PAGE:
Engine coolant is considered as any solution which is circulated through the engine to provide the means for
heat transfer from the different engine components. In general, water containing various materials in solution is
used for this purpose.
The function of the coolant is basic to the design and to the successful operation of the engine. Therefore,
coolant must be carefully selected and properly maintained.
A suitable coolant solution must meet the following basic requirements:
1. Provide for adequate heat transfer.
2. Provide a corrosion-resistant environment within the cooling system.
3. Prevent formation of scale or sludge deposits in the cooling system.
4. Be compatible with the cooling system hose and seal materials.
5. Provide adequate freeze protection during cold weather operation.
The first four requirements are satisfied by combining a suitable water with reliable inhibitors. When operating
conditions dictate the need for freeze protection, a solution of suitable water and a permanent-type antifreeze
containing adequate inhibitors will provide a satisfactory coolant.
Any water, whether of drinking quality or not, will produce a corrosive environment in the cooling system. Also,
scale deposits may form on the internal surfaces of the cooling system due to the mineral content of the water.
Therefore, water selected as a coolant must be properly treated with inhibitors to control corrosion and scale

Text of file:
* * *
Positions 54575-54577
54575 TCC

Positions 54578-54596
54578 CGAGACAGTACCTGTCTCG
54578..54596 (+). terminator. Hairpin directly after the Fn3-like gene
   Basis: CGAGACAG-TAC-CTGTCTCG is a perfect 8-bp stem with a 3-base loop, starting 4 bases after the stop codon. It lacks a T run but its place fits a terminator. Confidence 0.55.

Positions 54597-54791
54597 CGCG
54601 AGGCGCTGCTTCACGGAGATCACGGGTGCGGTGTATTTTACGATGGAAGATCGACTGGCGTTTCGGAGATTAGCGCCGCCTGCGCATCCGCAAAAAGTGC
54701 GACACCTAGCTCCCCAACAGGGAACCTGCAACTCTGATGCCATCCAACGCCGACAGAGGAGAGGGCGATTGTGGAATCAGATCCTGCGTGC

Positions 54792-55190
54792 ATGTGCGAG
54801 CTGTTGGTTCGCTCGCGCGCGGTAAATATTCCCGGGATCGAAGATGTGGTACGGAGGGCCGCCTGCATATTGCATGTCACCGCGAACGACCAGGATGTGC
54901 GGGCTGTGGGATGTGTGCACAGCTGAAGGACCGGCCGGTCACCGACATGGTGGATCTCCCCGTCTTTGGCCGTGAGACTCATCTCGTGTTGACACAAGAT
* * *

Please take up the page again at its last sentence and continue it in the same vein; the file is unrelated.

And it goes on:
To determine if a particular water is suitable for use as a coolant when properly inhibited, the following
characteristics must be considered: the concentration of chlorides, sulfates, total hardness, and dissolved
solids. Chlorides and/or sulfates tend to accelerate corrosion, while hardness (percentage of magnesium and
calcium present) causes deposits of scale. Total dissolved solids may cause scale deposits, sludge deposits,
corrosion, or a combination of these. Chlorides, sulfates, magnesium, and calcium are among but not
necessarily all the materials which makeup dissolved solids. Water, within the limits specified in Tables 1 and
2 of Fig. 1, is satisfactory as an engine coolant when proper inhibitors are added.
A corrosion inhibitor is a water soluble chemical compound which protects the metallic surfaces of the cooling
system against corrosive attack. Some of the more commonly used corrosion inhibitors are chromates,
borates, nitrates, nitrites, and soluble oil.
Depletion of all types of inhibitors occur through normal operation. Therefore, strength levels must be
maintained by the addition of inhibitors at prescribed intervals. Always follow the supplier's recommendations
on inhibitor usage and handling.
Sodium chromate and potassium dichromate are two of the best and most commonly used water system
corrosion inhibitors. However, the restrictive use of these materials, due to ecology